By Donna Cornelius
Bare Naked Noodles is not your average eatery.
For starters, you may think your GPS has gone bonkers when you follow its directions to the café and arrive at a sprawling office complex in Hoover. But you’re in the right place. Go into the building’s East or West entrances and, as Bare Naked Noodles owner Linda Croley says, “Just follow your nose.”
From 8 a.m. until 2 p.m. on weekdays, the café serves breakfast, brunch and lunch. Until 4 p.m., customers can come in to pick up not only menu items but Croley’s raviolis, lasagnas, meatballs and sauces.
And at night?
“We turn into a pasta-making operation,” Croley said. She and her helpers stay late to roll out sheet after sheet of pasta dough for her Italian specialties.
The Hoover resident hasn’t always been in the food business. She was working in brokerage when she started her pasta company in 2011, she said.
“I started selling dried pasta, but my goal was to produce fresh pasta,” she said.
Croley said she was in Seattle when a Pappardelle’s Pasta display at Pike’s Place Market hooked her.
“There were 150 candy jars full of pasta,” she said. “After I ordered three large shipments, the company called and asked if I wanted to sell it.”
Croley said the key to starting her own business was when she began to sell her own tomato sauce in 2013. But since she couldn’t produce a large quantity of the sauce at home, she got a spot at Chef’s Workshop, a commercial kitchen provider in Hoover.
“I was content for a while,” Croley said. “I had a team. I was working at Wells Fargo by day and making pasta at night.”
Croley was selling her products at Birmingham area farmers markets, festivals and grocery stores and through her website, www.barenakednoodles.net, when the opportunity to open a restaurant presented itself. Her business was outgrowing the commercial kitchen space, she said.
“In March of this year, I was contacted by the previous owner of this café,” she said. “This was on a Sunday night. By Monday, I owned it.”
The Bare Naked Noodles café opened for one week at the end of March. Then it closed so Croley and her husband, Jesse, could visit Italy for two weeks. But even her vacation was food-focused.
“We rolled pasta with little old ladies who didn’t speak English and toured olive oil factories and wineries,” Croley said. “We opened for good in April.”
The business’ name came up during a brainstorming session, she said.
“With the pasta noodles we were selling, the flavor is all in the noodle,” she said. “It’s pasta that doesn’t need to get dressed.”
You’d be hard-pressed to come up with a pasta dish that Bare Naked Noodles doesn’t have. There’s Croley’s favorite, lasagna, in meat, veggie and butternut squash versions. She typically has 30-something flavors of ravioli, some that are staples and others that are seasonal.
She doesn’t make manicotti with pasta sheets.
“We use an egg crepe with fluffy ricotta, basil and parmesan cheese covered in tomato sauce,” Croley said.
Bare Naked Noodles has three types of meatballs – mini, large and large stuffed with mozzarella. Also on the menu are cannelloni, gnocchi, tortellini and tortelloni.
Not everything is Italian.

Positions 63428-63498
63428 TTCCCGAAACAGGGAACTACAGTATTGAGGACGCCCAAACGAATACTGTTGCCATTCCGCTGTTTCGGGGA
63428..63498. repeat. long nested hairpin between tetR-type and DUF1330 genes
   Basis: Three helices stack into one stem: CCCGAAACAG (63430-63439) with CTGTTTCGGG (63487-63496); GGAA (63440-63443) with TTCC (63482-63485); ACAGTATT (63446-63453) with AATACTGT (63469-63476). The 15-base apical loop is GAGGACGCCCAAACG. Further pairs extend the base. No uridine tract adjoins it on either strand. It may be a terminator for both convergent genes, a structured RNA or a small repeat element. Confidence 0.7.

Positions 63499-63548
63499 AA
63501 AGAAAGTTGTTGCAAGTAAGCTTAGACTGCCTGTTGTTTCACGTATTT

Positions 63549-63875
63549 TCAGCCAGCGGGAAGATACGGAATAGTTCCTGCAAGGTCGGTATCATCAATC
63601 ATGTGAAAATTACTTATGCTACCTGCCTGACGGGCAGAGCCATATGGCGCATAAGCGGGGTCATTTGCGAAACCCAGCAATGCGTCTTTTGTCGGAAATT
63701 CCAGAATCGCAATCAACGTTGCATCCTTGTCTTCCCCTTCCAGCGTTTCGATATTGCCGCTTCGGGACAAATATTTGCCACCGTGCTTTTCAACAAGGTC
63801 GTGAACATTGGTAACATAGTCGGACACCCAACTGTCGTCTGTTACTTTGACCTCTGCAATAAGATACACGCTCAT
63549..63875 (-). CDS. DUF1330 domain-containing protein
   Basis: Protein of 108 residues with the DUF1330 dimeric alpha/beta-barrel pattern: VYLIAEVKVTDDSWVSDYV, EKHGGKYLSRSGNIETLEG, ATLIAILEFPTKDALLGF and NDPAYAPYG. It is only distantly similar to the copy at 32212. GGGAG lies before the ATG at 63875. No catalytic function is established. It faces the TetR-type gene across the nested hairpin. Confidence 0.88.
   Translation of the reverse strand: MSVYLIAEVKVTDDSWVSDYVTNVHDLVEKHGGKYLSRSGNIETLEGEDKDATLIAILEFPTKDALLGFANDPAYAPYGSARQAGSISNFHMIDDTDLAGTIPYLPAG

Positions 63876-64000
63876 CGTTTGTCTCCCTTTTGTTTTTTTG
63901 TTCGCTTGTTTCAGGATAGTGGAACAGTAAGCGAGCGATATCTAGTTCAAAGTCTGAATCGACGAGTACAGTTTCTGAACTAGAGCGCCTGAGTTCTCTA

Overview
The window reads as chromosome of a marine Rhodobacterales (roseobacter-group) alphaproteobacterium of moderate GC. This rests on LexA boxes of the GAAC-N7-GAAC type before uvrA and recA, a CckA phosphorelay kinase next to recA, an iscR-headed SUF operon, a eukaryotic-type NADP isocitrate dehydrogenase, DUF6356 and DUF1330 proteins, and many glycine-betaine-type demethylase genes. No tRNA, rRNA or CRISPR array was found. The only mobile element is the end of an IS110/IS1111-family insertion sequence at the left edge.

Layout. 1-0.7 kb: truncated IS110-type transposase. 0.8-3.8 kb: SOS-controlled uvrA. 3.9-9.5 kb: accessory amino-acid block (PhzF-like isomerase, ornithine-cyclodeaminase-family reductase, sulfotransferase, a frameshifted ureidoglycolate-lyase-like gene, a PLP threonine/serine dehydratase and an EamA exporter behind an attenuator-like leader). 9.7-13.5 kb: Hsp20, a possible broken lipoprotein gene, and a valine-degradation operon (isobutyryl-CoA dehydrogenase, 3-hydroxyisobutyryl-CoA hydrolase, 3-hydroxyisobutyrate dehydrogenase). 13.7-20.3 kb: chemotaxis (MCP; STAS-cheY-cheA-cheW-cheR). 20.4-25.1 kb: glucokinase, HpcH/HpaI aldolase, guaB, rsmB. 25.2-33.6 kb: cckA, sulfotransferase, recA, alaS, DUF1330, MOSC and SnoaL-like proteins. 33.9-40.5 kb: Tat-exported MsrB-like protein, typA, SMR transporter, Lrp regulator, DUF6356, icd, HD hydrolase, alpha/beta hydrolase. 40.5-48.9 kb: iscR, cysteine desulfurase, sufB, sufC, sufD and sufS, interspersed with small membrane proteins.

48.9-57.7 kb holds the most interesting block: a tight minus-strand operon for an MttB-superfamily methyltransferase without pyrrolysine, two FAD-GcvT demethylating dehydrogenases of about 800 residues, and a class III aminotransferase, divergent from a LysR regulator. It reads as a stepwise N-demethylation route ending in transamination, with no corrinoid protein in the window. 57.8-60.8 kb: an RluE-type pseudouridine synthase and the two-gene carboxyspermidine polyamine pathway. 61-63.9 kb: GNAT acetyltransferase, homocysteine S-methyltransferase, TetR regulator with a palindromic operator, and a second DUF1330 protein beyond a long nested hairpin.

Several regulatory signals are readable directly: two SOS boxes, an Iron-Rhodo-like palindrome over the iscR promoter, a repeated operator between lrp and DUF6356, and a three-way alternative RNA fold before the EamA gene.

“We also do platters of chicken enchiladas just because we love them,” Croley said.
When you visit the café, look for the day’s menu on a large chalkboard beside the front door. There’s always a quiche of the day in addition to muffins, croissants with jam, fruit, granola and yogurt.
You’ll find sandwiches like the Italian grinder with salami, pepperoni, provolone and olive salad. The Tuscan turkey sandwich has fontina, tomatoes and basil pesto.
On the lighter side, the Taste of Italy salad is a mozzarella plate with prosciutto, olive oil, balsamic vinaigrette, grilled crostini, tomatoes and olives. Fresh squash noodle salad has goat cheese and house vinaigrette.
Heartier entrees might include lasagna or pork tenderloin over Pappardelle’s Pasta with rustic carrots, Brussels sprouts, onions and lardons.
Fresh roasted vegetables and desserts are available, too.
Croley said she uses locally made products as much as possible.
“I know every single farmer and every single meat distributor we use,” she said. “We concentrate on Alabama products.”
The Long Island, New York, native said she grew up cooking with her mother’s Italian family.
“The memories are so great,” Croley said. “I remember being in the kitchen with my grandma making her Sunday sauce. On Christmas Eve, we’d stuff dates.”
The stuffed dates helped her win a national Eating Well magazine contest.
“They wanted recipes for cookies with memories, so I came up with mine, which I called One Nutty Date,” she said.
Croley said food was a way for her to stay connected to her family.
“Once I moved away from home, whenever I’d get homesick, I’d cook something,” she said.
She worked on Wall Street and in 1994 was recruited to Birmingham by a life insurance company. She was working for Wells Fargo when she retired.
“My goal was to retire from brokerage when I was 55, and I made it, and now I’m working harder than I ever worked,” she said, smiling. “It’s been crazy – and fun.”
The company also does catering and provides private chef services. Croley plans to offer pasta-making classes and special dinners and events, she said.
Bare Naked Noodles products are sold in the Birmingham area at farmers markets, at Western Supermarkets and at Piggly Wiggly’s Bluff Park, Clairmont Avenue, Homewood and Liberty Park stores.
Bare Naked Noodles Café is at 100 Concourse Parkway, suite 145, in Hoover. For more information, visit the website or follow the company on Instagram and Twitter @pastasogood.